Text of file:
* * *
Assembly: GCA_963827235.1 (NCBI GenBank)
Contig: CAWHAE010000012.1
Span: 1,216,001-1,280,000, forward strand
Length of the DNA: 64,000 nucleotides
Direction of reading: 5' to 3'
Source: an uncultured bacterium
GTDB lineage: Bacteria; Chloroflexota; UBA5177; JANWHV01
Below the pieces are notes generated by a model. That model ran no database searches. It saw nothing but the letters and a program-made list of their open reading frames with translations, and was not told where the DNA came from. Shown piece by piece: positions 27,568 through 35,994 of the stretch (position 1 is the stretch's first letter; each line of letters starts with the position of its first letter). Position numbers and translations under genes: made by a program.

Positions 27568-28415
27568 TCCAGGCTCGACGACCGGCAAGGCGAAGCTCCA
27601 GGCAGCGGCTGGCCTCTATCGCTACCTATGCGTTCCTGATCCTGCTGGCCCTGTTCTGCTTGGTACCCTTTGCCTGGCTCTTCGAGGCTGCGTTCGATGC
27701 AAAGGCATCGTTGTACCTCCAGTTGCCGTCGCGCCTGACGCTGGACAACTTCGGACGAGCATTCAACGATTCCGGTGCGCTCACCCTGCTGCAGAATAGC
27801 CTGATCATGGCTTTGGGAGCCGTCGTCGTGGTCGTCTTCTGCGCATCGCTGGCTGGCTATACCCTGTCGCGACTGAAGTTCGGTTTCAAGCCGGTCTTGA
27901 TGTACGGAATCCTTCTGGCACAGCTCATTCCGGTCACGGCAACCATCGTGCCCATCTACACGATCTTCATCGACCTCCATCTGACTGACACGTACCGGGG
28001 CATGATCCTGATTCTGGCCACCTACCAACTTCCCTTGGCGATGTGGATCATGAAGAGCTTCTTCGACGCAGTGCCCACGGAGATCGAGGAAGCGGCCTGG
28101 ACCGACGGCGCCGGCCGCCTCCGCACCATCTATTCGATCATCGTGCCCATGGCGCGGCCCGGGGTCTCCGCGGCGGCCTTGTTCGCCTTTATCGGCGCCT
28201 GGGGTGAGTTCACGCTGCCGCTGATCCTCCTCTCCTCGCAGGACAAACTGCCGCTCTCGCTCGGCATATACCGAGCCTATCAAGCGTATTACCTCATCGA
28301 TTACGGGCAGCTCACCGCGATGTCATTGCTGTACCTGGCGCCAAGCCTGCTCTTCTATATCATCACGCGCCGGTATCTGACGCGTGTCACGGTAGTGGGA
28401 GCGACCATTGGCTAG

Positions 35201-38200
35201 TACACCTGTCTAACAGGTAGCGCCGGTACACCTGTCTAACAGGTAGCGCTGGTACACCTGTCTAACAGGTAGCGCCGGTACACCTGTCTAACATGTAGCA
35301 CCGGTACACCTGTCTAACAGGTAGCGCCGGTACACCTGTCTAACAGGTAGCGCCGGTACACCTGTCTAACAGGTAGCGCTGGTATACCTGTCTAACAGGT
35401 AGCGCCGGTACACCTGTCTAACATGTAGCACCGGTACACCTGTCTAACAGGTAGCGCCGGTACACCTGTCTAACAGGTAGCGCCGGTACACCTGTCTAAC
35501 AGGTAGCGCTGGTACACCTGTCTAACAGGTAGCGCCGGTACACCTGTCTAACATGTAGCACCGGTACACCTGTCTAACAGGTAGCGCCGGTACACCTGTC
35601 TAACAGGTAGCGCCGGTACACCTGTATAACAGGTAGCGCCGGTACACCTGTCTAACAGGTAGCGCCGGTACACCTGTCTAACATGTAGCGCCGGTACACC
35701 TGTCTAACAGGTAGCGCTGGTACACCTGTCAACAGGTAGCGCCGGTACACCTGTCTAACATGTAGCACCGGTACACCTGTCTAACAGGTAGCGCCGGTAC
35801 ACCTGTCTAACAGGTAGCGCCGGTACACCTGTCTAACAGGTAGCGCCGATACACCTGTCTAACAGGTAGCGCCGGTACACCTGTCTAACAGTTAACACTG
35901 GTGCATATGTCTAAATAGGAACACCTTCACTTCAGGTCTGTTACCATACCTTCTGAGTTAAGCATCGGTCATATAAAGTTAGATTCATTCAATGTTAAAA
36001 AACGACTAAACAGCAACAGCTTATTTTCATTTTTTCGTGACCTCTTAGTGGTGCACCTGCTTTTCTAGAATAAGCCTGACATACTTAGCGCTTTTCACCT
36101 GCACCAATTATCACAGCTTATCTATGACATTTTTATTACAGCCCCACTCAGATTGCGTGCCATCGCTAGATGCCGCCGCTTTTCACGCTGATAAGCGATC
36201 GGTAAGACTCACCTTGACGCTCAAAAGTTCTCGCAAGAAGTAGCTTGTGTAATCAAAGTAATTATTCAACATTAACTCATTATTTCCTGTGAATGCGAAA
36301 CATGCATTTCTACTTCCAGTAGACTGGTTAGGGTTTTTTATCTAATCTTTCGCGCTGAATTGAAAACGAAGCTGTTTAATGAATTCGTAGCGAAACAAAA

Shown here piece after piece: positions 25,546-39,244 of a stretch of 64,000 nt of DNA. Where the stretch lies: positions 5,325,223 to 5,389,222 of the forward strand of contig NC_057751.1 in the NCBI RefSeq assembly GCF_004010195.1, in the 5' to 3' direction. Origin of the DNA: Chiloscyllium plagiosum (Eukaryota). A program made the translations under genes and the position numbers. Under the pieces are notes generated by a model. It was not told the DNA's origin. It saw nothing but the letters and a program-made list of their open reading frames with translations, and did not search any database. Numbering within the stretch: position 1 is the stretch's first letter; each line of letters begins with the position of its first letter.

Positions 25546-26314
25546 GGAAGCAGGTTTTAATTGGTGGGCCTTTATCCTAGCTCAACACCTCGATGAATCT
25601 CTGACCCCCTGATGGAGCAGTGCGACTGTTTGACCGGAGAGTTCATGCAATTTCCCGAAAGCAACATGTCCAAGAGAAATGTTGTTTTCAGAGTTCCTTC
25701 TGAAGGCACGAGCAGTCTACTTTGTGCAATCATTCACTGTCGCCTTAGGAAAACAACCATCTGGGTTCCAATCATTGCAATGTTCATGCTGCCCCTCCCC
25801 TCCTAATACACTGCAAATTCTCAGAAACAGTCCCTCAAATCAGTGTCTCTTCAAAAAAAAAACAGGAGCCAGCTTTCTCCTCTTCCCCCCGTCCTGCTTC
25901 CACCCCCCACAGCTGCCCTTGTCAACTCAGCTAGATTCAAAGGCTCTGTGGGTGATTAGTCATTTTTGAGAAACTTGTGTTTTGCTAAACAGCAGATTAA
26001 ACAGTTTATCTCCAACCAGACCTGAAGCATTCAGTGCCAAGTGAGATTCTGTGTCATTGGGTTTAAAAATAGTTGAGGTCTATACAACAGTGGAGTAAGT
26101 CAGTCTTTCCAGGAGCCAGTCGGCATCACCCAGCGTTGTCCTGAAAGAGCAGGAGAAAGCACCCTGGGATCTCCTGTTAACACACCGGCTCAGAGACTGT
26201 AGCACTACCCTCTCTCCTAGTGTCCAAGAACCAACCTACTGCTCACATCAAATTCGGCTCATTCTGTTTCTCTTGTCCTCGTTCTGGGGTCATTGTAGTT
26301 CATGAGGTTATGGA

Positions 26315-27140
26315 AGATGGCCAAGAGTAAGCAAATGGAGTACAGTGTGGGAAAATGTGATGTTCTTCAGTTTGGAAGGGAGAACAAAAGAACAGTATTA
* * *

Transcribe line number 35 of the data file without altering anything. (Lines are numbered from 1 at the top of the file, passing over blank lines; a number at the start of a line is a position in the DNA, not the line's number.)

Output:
25546 GGAAGCAGGTTTTAATTGGTGGGCCTTTATCCTAGCTCAACACCTCGATGAATCT